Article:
A contraction of 5.1 percent in growth of Indian industrial production (IIP) along with a further weakening of the rupee has shocked the markets adequately, with the Sensex down 270 points and Nifty down 84 points by mid day. Even though the market had expected negative IIP numbers, capital goods are trading down 2 percent with L&T, Hindalco, SAIL, BHEL and JSW Steel losing heavily in intra-day trade. All the “expectation” numbers making rounds hovered around a contraction of 2 percent. So 5.1 percent was a shock.
Saday Sinha, deputy VIP Research, Kotak Securities, tells Firstpost, “There is an explanation of a high base last year. The decline of capital goods by 25 percent at 228 is also understandable as last year, the number was at 306. But the capital goods number is the lowest in the last two years.” That is where the problem lies. As Firstpost explained earlier, India is declining on investment and consumption.
Blaming inflation and interest rates for everything that is wrong with the economy will not help. There are other factors involved as well. C Rangarajan, chairman, PMEAC, told CNBC TV18 in an interview, that growth in mining is about (-) 7.2 percent, which means “that some key areas like coal are not doing well. They are not doing well not because interest rates were high, they are not doing well because of other reasons.” Environmental clearance, policy paralysis over land acquisition, railway infrastructure are its main problems, where government initiative and investment are equally crucial.
And it is not just investment numbers that look bad. Auto sales are dismal, mobile subscriber additions are unimpressive. Moreover, the slowdown in investment and consumption will soon spill over to the banking system in the form of bad loans. State Bank of India is already down 2.5 percent today. And reaction from RBI in terms of slashing interest rates should not be expected in a hurry. Kotak’s Sinha says growth rates need to start looking more like 6.5 percent for RBI to react.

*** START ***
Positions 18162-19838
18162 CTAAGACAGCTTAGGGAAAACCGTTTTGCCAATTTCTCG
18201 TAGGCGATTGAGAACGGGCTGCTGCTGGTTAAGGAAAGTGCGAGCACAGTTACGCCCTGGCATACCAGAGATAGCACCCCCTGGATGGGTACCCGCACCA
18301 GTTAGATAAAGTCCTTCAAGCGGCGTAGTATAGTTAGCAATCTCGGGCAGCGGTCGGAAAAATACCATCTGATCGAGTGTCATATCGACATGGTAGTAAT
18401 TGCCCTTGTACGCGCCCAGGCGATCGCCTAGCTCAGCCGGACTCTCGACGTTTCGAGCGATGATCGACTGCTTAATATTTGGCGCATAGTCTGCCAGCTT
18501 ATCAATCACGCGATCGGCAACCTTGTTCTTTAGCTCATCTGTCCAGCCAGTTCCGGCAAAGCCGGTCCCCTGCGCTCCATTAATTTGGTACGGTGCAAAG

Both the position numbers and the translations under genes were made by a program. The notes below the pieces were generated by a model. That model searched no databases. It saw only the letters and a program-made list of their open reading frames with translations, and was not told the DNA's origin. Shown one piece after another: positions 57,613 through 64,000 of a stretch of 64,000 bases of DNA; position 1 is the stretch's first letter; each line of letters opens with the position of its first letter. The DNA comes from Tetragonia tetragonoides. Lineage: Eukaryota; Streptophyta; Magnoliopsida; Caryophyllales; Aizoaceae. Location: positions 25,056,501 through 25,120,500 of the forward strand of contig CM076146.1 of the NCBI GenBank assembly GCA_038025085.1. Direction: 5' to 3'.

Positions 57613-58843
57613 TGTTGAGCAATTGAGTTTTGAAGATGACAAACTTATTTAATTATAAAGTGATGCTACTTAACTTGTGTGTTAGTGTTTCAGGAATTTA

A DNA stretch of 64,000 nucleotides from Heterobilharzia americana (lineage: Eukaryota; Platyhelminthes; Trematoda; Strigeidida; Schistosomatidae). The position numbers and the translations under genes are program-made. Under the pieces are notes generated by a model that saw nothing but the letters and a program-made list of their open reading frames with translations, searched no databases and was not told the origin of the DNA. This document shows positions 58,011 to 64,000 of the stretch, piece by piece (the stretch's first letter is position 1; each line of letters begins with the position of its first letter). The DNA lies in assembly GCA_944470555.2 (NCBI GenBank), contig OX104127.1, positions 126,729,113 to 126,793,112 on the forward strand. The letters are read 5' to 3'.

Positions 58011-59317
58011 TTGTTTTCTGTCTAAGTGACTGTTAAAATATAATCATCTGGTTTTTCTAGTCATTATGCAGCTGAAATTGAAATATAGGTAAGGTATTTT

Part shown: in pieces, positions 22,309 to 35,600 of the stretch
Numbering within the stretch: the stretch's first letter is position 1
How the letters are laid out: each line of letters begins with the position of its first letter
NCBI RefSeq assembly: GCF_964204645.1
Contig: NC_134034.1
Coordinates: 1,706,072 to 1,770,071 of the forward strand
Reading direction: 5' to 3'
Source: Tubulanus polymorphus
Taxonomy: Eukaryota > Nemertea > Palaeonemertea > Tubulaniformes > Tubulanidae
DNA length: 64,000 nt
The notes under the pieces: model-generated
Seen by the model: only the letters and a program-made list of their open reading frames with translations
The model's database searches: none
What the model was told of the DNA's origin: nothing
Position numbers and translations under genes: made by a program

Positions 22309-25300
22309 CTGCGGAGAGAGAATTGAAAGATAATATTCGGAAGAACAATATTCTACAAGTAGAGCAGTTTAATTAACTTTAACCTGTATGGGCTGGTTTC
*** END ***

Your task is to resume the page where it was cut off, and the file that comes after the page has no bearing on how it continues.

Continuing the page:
Even Ritika Mankar, economist, Ambit Capital is of the view that whilst several emerging markets like Brazil have cut interest rates, interest rates in India are unlikely to be cut at the coming monetary policy review meeting. She tells Firstpost, “These emerging markets are export dependent and a rise in rates typically leads to an appreciation in their currencies on account of fuller capital account convertibility thus hurting growth more profoundly. On the other hand, India’s reliance on exports as a source of growth is limited and India is characterized by limited capital account convertibility.” Moreover, a cut in the CRR now would be an indication of a reversal of the policy rate cycle, something RBI might not want to do as yet.
However, the slowdown in Europe and its impact on India can hardly be overemphasised. Since January 2008, the Sensex and S&P 500 have maintained a positive correlation of around 70 percent. India is a capital deficient country. Given the high cost of debt capital in India, its dependence of on foreign equity capital is meaningful. Consequently, India investment cycle has been suppressed meaningfully by the drying-up of equity capital.
Experts Firstpost spoke to find no reason why industrial production numbers should be better in November and feel it might not improve till investments start picking up. This needs a push from government investment and strong policy decisions. Otherwise, India is in deep trouble.